We have just published our 2019 Scalar Security Study providing data on The Cyber Resilience of Canadian Organizations and one of the biggest takeaways we found centers around how organizations recover after a security breach. There appears to be a gap between how an organization expects to recover from an attack and the recovery plans required to meet those expectations. While optimism can certainly be a good thing when bringing up an organization’s morale following a security incident, it can also hurt efforts to return to a trusted state if there isn’t a solid incident recovery plan in place.
Optimistic expectations need to partner with regularly updated response plans
Approximately 25% of our survey respondents, made up of IT security and risk & compliance professionals, said that their organizations had a fully documented incident response plan that is regularly updated. This number is down from 32% in 2018, which may indicate that plans that were freshly updated last year are not being maintained the way they need to be.
Comparatively, 67% expected to fully recover critical processes back to a trusted state and normal operations less than 2 hours following a security breach. In smaller organizations, even more (76%) expected these quick results. Unfortunately, we’ve seen that there’s a direct correlation between the quality of updated incident response plans and the ability to get critical processes back up and running quickly. There’s clearly a gap here.
What prompts an organization to update its incident response plan
Of the organizations that have incident response plans (9.6% still have no plan), updates do seem to take place, but these updates are often related to a specific event. For smaller organizations, the majority of updates happen because of changes to industry standards or government legislation, which are certainly reasonable because of limited budgets, but considering the cost of a security breach, this is one area that really can’t afford to be neglected ($4.8-5.8 million per organization, on average). Enterprise level organizations update more, but just over half (58%) complete periodic reviews that are updated every year. Other top reasons include mergers or acquisitions, adoption of new technologies, or a security incident.
These are all excellent reasons to update an incident response plan, but even among these top reasons, less than 40% of organizations are completing these updates. We actually recommend that incident response plan updates happen when any of the following triggers occur.
Triggers for updating your incident response plan
- Adopting new technology
- Internal changes to the organization
- Mergers or acquisitions
- Reports of new threats or discovery of breaches by security researchers
- Breaches reported in the news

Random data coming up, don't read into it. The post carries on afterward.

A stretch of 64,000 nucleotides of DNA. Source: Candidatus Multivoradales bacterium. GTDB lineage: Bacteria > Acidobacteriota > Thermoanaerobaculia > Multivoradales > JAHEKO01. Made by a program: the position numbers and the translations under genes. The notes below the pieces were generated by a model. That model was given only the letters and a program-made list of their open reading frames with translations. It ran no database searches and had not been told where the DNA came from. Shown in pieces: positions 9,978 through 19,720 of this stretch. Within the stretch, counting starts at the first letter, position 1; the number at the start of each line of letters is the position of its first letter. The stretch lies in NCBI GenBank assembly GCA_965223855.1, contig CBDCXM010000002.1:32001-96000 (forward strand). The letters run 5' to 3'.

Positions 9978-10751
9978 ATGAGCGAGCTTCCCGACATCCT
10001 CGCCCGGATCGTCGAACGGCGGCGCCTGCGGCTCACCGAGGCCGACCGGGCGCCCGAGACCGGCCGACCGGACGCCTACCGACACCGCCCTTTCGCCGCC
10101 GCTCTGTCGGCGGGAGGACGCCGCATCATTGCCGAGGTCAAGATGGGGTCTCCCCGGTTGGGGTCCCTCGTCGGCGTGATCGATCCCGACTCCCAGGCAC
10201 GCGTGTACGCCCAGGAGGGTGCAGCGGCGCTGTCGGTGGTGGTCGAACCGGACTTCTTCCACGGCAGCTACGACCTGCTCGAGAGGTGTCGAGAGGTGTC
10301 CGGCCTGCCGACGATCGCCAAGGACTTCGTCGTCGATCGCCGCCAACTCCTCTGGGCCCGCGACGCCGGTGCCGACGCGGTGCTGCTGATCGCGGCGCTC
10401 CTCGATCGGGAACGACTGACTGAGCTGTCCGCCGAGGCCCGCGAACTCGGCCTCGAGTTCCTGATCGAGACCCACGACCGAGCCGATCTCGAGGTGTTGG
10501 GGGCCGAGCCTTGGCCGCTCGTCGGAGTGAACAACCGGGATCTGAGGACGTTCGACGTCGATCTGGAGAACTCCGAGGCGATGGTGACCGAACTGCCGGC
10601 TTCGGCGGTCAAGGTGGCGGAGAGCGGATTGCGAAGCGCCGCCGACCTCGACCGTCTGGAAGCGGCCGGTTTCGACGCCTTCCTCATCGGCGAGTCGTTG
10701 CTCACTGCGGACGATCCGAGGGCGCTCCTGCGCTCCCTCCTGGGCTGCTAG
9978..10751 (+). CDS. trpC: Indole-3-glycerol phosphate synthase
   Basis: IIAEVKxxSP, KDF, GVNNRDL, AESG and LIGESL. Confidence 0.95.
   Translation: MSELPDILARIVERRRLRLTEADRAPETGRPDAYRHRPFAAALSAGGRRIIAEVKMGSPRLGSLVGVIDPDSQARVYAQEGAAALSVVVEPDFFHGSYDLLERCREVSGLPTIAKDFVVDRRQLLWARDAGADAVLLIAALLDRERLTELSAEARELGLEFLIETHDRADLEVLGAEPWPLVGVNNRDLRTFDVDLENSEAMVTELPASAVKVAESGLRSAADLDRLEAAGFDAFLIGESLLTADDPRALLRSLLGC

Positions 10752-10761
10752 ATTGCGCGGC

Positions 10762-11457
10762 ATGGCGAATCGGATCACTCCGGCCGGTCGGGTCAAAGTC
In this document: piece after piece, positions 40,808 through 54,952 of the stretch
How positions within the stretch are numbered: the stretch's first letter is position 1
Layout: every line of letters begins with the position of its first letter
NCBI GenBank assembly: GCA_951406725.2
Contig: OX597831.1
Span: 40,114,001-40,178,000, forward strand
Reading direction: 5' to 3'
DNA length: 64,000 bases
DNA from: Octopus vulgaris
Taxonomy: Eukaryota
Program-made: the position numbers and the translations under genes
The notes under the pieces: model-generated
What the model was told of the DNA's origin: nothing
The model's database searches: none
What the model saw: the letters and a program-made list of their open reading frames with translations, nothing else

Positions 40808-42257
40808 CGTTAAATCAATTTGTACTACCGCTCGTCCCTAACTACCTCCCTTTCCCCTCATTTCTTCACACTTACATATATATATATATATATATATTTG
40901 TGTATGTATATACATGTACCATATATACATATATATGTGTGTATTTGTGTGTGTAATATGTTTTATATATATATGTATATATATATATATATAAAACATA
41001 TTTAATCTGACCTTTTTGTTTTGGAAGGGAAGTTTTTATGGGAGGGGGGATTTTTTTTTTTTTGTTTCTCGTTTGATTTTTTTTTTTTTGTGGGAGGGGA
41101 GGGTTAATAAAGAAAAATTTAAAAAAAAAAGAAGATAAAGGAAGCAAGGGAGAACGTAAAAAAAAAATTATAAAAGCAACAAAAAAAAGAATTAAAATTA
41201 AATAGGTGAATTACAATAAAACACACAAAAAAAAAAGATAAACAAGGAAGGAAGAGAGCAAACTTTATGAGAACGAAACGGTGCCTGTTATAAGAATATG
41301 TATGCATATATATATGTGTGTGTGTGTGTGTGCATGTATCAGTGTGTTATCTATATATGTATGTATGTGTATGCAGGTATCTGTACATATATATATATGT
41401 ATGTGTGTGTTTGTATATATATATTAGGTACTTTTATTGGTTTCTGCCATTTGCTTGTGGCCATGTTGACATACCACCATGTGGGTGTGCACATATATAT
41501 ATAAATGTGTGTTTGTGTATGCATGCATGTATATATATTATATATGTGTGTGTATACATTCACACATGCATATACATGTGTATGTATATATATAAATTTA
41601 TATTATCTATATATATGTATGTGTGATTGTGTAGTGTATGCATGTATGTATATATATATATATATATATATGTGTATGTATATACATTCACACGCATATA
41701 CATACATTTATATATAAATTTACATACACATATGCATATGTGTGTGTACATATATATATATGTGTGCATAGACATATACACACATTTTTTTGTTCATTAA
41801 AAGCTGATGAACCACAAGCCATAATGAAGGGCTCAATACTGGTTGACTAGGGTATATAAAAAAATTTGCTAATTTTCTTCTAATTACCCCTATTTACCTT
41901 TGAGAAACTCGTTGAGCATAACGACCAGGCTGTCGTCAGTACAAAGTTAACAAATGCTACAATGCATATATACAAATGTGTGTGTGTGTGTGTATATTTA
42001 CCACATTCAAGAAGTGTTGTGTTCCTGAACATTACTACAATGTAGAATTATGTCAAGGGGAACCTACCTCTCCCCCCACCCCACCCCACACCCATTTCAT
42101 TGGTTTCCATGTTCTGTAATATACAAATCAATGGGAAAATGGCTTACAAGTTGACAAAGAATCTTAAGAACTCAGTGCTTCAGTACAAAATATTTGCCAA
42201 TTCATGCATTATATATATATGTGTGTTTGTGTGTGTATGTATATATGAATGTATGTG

- A security incident at your organization
- Changes to industry standards
- Changes to government legislation
- Outcomes from tabletop exercises
- Periodic reviews (annual)
For organizations who have experienced a security breach in the last year, which is an average of 12.5 breaches per organization, you’ll know that during a breach is not the moment you want to discover that your incident response plan needs to be updated. We are seeing the costs associated with responding to, and recovering from, cybersecurity incidents going up ($3.7 million last year and $4.8 – $5.8 million this year) and most of these costs are because of slow detection and response as well as deficiencies in planning. The time organizations are taking to recover is only getting longer, which is increasing the costs.
Incident response documentation cuts downtime and saves money
60% of organizations we surveyed have processes for data breach responses in place but have either incomplete or no documentation, but even organizations that follow fundamental cyber resilience practices spend an average of 4.4 fewer staff work days (16.1 days compared to 20.5 days) recovering from breaches per year. For organizations with robust incident response plans, those days can be even fewer and the return to a trusted state could be even quicker.
There’s an opportunity to improve
It’s easy, and understandable, to look at the results from a security study and see just how vulnerable organizations are and how much money is at stake, but you can also come to a different conclusion: there are ways to improve. IT security isn’t an incurable disease; there are ways to prepare your organization for attacks and for recovery if a breach should occur. The more you know, the more you can prepare for.
We define an incident response plan as a blueprint for responding to exfiltration, infiltration, and DoS cybersecurity attacks and encompasses roles and responsibilities, assessment of incidents, how the plan relates to other organizational policies and procedures and any applicable reporting requirements. It covers people, processes, and technology. It also pays attention to notable blind spots we discovered in our survey, like data flows, government legislation, responsibilities in cloud environments, and exposure to insider threats from employees and contractors. Thorough and regularly updated documentation can decrease the time an organization needs to recover from a breach and return to a normal and trusted state.